"This is definitely being done today [in the research environment], but we have to produce datasets to say not just that this is a good thing to do ... scientifically — that it's valid and robust and reliable— but [also] that it's good money to pay for a test to do this."
Inivata and competitors exploring monitoring may also find themselves able to demonstrate utility for monitoring in other ways. In that vein, Morris also highlighted researcher that is accumulating for his company's technology in tracking things like emerging resistance mutations for patients being treated with various genomically targeted medicines.
In another study published last week by the company in Clinical Cancer Research, researchers were able to identify novel resistance mutations and patterns to the ALK inhibitor lorlatinib using longitudinal liquid biopsy testing. Although it's not yet established that being able to track these changes would improve patient outcomes, the possibility of a new avenue for personalizing treatment is obviously of great interest to oncologists and patients, Morris said.
Inivata has been active in collecting evidence around this type of resistance monitoring for other drugs, as well. The firm shared data in poster presentations this year at the European Society for Medical Oncology and the American Society of Clinical Oncology annual meetings from similar studies in patients treated with BRAF inhibitors and anti-EGFR therapy.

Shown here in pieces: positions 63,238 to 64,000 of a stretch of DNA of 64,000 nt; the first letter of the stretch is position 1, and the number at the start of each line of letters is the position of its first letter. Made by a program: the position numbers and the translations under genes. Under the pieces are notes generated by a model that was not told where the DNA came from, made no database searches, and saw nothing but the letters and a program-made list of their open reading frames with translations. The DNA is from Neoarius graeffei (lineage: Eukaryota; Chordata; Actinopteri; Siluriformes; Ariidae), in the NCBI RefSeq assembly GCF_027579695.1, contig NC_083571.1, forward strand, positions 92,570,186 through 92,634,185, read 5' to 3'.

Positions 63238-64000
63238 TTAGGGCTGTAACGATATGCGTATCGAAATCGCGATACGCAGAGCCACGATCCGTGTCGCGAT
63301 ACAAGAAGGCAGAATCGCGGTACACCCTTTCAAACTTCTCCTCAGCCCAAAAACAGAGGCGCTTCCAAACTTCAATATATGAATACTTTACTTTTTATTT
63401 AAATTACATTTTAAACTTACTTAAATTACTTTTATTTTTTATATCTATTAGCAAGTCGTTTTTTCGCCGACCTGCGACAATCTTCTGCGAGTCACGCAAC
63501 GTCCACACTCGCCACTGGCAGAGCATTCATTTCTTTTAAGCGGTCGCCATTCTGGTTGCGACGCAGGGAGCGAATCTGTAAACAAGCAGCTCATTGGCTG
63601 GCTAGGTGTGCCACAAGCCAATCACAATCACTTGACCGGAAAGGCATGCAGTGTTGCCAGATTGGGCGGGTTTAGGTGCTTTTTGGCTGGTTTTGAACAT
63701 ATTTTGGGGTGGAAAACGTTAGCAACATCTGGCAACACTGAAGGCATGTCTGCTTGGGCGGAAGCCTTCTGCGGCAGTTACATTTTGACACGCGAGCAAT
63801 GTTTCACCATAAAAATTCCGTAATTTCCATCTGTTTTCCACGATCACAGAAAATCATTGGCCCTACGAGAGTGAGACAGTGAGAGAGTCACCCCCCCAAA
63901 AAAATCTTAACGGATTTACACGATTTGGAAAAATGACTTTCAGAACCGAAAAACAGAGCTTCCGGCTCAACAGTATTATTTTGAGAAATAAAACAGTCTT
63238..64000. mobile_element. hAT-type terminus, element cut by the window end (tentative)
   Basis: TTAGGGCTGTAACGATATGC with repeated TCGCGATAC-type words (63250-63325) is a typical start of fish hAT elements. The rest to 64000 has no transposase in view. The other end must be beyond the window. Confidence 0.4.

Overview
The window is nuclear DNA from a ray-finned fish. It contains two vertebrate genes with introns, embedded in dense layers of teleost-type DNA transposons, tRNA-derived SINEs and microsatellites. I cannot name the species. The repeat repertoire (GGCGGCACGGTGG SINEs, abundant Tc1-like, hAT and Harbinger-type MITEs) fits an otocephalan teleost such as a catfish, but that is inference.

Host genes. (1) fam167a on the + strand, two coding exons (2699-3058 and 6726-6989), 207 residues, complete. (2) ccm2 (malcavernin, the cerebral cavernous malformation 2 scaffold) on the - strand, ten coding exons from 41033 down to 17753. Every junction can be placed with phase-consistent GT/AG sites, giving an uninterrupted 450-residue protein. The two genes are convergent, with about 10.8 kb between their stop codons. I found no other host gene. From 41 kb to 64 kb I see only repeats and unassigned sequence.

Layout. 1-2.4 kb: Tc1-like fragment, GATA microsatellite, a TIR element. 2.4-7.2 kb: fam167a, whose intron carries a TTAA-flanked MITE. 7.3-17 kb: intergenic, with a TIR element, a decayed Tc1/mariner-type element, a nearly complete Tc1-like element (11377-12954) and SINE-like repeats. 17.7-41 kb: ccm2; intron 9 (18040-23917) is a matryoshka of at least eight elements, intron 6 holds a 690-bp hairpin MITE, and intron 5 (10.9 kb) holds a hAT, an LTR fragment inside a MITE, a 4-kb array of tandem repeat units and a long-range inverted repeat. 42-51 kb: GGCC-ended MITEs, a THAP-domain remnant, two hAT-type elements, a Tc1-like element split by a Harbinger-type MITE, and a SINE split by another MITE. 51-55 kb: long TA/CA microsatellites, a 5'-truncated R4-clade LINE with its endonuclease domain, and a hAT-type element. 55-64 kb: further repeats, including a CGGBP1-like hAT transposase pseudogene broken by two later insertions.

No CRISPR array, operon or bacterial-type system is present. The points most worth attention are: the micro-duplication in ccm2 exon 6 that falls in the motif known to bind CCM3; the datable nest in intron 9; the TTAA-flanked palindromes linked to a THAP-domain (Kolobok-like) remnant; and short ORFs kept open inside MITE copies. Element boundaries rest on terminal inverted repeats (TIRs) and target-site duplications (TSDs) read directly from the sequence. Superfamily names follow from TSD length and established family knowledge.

Competing firms like Guardant Health have also begun reporting increasing data in this vein.
According to Morris, although the type of technology that may work best for these types of advanced cancer indications is different than what may be needed in earlier cancer contexts, Inivata is also working on ways to address that area.
Liquid biopsy monitoring for patients after an early-stage cancer is surgically removed, for example, is also receiving increasing attention, with Natera leading the commercialization push with its Signatera assays, which involve the creation of individualized assays for each patient based on a profile of their tumor tissue exome.
Morris said that Inivata hasn't published anything on its work along these lines, but hinted that the company believes it has methods in hand that may work in similar ways to Natera's, but with added advantages. The company hopes to share data on this at conferences this year.